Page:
Genglish

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Re: Genglish

Postby linguoboy » Thu 12 Jul 2012 7:16 pm

Tikolm wrote:Benny is doing something I haven't seen a lot, which is to just stick the verb for "do" onto whatever word you want to be a verb.

This is called a light verb construction and they're not uncommon. Korean and Japanese, for instance, make extensive use of them.

Tikolm wrote:About the "English cypher" issue -- there's nothing whatever wrong with creating a language that's this obviously based on English, but some people can be real purists and will shoot down this type of project because it's not "creative" enough. This may or may not be true, and opinions vary, but it's usually best not to come right out and say "your language is nothing but an English cypher with deliberately obtuse spelling" or anything along those lines. If someone wants to create an English cypher, there's nothing wrong with that. In fact, my most developed and favorite conlang (Tikolmian) is nothing but encoded, somewhat spiced up English with a culture of its own.

There's nothing wrong with it, but there's also nothing wrong with holding would-be conlangers to a higher standard. Calling such a project a "conlang" trivialises the hard work of those who have built up substantial new languages of their own. A cypher-conlang of your native language is the work of half a minute. Let me demonstrate: Çes es meï neü konlaġ. Ônt ʒy emprist? Ʒy ¢od bï! Eï spiant ă huul menet-n-ă-hof on't!
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Re: Genglish

Postby benny335 » Thu 12 Jul 2012 7:18 pm

Tikolm wrote:Pur la gonell, ne zer se ddiscysion a ren. Arest de aler dan dill zircli.
Genglish verbs don't appear to be exactly "nothing like English", but they are different, interesting and worthwhile. Benny is doing something I haven't seen a lot, which is to just stick the verb for "do" onto whatever word you want to be a verb. The only real-world example I know of of a real-world language that does this is Dutch (open- + doen "do" = opendoen, "to open") but even there it's not universal. One side effect of this is that all the verbs will be regular this way because, essentially, they're all the same verb with different prefixes.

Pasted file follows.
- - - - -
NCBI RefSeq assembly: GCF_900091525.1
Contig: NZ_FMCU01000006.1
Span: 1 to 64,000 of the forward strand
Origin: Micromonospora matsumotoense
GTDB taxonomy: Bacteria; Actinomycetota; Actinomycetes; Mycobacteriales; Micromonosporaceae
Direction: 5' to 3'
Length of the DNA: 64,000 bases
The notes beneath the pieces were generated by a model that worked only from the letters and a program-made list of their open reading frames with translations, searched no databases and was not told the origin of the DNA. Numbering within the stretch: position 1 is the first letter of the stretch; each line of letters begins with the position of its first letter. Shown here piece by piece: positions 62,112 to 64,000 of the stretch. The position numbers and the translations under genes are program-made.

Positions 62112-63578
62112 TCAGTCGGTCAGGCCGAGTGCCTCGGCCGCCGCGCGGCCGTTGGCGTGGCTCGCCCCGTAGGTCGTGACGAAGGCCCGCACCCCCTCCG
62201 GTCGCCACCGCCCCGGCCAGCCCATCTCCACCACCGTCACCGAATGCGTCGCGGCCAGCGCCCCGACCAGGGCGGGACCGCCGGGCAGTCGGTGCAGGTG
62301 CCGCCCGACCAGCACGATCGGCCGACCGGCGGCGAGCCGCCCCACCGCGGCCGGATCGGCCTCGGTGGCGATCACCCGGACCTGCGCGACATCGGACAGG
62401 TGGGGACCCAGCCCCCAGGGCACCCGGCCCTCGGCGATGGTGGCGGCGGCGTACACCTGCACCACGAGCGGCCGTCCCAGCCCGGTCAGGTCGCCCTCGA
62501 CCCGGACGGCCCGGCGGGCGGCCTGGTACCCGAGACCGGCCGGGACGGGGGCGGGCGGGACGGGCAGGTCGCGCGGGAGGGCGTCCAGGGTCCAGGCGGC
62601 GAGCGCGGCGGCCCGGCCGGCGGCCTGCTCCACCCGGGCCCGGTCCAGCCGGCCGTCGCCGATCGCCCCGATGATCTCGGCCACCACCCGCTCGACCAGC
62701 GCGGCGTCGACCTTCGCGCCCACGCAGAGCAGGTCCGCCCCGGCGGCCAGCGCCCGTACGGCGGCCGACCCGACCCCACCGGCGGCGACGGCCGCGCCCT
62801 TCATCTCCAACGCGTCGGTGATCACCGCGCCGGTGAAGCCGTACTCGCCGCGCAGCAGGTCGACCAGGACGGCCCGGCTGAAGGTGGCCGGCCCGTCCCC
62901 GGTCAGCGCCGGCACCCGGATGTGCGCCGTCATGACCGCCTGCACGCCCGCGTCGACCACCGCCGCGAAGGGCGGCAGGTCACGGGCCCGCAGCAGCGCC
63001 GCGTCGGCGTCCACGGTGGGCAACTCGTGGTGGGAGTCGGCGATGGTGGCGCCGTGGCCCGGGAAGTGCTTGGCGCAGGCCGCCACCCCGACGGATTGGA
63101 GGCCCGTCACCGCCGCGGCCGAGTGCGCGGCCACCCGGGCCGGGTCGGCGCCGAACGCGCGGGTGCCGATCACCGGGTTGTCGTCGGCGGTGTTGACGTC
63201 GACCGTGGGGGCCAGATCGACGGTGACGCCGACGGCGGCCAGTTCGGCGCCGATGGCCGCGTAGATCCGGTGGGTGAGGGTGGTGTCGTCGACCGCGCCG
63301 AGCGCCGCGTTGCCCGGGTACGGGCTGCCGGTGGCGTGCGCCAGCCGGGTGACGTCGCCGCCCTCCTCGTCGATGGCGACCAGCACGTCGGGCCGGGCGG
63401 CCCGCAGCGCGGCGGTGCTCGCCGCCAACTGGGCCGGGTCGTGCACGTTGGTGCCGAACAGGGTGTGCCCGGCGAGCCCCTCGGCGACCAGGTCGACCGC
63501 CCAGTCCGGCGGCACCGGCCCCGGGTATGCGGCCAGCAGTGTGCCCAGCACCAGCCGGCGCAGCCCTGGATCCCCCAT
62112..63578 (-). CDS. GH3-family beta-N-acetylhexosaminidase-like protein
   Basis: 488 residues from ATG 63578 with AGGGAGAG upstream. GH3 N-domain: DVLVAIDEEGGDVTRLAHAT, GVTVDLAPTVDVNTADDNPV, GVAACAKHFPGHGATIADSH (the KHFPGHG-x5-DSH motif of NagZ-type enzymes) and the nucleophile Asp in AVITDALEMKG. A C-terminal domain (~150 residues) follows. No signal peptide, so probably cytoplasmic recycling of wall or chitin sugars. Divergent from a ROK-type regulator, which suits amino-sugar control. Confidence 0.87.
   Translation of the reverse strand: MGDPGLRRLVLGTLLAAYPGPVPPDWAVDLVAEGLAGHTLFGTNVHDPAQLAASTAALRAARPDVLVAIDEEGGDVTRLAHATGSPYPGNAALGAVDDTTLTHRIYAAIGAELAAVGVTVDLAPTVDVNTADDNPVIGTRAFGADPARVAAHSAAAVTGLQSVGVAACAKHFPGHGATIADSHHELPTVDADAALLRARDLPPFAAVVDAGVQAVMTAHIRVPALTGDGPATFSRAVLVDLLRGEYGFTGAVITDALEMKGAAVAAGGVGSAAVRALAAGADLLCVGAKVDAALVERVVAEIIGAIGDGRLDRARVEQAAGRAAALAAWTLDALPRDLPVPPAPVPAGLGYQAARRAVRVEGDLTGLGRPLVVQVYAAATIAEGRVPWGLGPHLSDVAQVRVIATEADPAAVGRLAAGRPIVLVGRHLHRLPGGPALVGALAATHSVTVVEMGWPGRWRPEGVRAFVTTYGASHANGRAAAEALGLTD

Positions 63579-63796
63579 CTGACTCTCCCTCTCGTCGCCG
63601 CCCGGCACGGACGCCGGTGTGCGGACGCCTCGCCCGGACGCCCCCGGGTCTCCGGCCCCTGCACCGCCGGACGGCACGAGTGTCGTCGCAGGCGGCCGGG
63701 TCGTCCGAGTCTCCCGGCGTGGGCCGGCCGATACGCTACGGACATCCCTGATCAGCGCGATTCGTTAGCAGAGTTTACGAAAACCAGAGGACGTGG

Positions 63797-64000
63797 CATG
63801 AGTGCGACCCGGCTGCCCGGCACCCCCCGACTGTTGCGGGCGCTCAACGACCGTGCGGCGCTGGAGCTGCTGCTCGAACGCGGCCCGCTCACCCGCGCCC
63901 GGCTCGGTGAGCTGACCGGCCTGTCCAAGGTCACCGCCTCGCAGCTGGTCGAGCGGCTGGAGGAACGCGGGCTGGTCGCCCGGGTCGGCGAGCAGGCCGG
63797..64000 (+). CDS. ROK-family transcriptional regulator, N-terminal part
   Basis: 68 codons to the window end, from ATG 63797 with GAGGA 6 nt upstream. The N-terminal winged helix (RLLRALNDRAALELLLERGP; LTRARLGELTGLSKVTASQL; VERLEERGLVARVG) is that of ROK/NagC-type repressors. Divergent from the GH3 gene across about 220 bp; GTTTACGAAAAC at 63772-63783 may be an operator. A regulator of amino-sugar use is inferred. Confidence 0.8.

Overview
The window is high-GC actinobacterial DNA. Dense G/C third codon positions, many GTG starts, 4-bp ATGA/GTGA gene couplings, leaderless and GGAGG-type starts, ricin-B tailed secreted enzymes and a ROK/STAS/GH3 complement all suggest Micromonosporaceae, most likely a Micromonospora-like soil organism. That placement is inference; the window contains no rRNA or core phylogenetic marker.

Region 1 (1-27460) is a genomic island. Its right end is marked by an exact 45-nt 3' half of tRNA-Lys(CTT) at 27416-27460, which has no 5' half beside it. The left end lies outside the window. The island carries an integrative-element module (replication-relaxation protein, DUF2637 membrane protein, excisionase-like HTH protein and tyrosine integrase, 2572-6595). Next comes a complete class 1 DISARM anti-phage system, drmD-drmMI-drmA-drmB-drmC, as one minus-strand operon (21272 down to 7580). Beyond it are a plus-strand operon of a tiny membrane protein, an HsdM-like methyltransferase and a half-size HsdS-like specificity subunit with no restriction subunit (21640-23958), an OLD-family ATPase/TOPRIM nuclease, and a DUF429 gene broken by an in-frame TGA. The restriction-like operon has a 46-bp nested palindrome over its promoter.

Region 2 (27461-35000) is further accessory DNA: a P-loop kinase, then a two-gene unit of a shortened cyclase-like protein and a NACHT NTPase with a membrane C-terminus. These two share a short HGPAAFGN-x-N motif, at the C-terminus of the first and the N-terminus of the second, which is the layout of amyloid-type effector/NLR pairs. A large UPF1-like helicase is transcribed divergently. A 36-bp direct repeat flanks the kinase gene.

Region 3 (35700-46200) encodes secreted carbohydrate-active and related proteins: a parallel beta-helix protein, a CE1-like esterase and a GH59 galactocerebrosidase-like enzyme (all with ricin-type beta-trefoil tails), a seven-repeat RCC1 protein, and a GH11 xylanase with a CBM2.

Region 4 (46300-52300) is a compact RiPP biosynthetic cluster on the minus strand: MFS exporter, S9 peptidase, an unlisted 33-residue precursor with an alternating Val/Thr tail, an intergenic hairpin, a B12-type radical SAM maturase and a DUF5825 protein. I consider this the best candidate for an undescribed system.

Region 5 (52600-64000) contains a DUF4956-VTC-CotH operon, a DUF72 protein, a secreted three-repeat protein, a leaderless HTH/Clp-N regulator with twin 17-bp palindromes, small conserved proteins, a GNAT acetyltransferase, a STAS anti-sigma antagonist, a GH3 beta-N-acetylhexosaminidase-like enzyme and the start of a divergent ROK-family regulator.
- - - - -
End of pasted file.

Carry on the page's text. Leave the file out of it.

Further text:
A small nit -- "buukti" looks like it should mean, literally, to read [only] books. Has it undergone a meaning shift to refer to other kinds of reading, or does it really only refer to reading books? You may not have thought this out, but it would make things more interesting if you could. :) Along the same lines, as you may know, there are kinds of "paying" that don't involve money and having the only verb for "pay" be derived from "money" indicates that the underlying concept of paying in the Genglish culture is tightly tied up with money.
I hope that made sense and wasn't offensive. By the way, if you really want to know how to make a language that's nothing like English (or whatever), here's an excellent (in my opinion) set of resources on it: The Language Construction Kit.
About the "English cypher" issue -- there's nothing whatever wrong with creating a language that's this obviously based on English, but some people can be real purists and will shoot down this type of project because it's not "creative" enough. This may or may not be true, and opinions vary, but it's usually best not to come right out and say "your language is nothing but an English cypher with deliberately obtuse spelling" or anything along those lines. If someone wants to create an English cypher, there's nothing wrong with that. In fact, my most developed and favorite conlang (Tikolmian) is nothing but encoded, somewhat spiced up English with a culture of its own.


Thank you so much for the help and advise. Also, I am not offended in any way. =)

Oh, and by the way, this took about an hour to get all the sounds worked out. =)
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Re: Genglish

Postby linguoboy » Thu 12 Jul 2012 9:16 pm

benny335 wrote:Oh, and by the way, this took about an hour to get all the sounds worked out. =)

That would've been time better spend teaching yourself some IPA.

If you haven't read Mark Rosenfelder's LCK, that should be the next thing you do; it will change your world.
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Re: Genglish

Postby Tikolm » Thu 12 Jul 2012 9:38 pm

benny335 wrote:(And no, I still don't know IPA. It's too hard)

That's all right, I don't (totally) know it either for the same reason (in my case, too hard to find a source of IPA characters that I'm not too lazy to use. :P) You can use X-SAMPA instead, it's a lot easier -- both to type and to remember. I've probably already given you this link, but I'm pushing it at you again :P because it's really worth giving proper transcriptions of your phonemes -- both for being understood and gaining respect.
Myaw mikyo!
Native: English
Fluent: français
Basic: Cymraeg
Really basic: Español, lingua latīna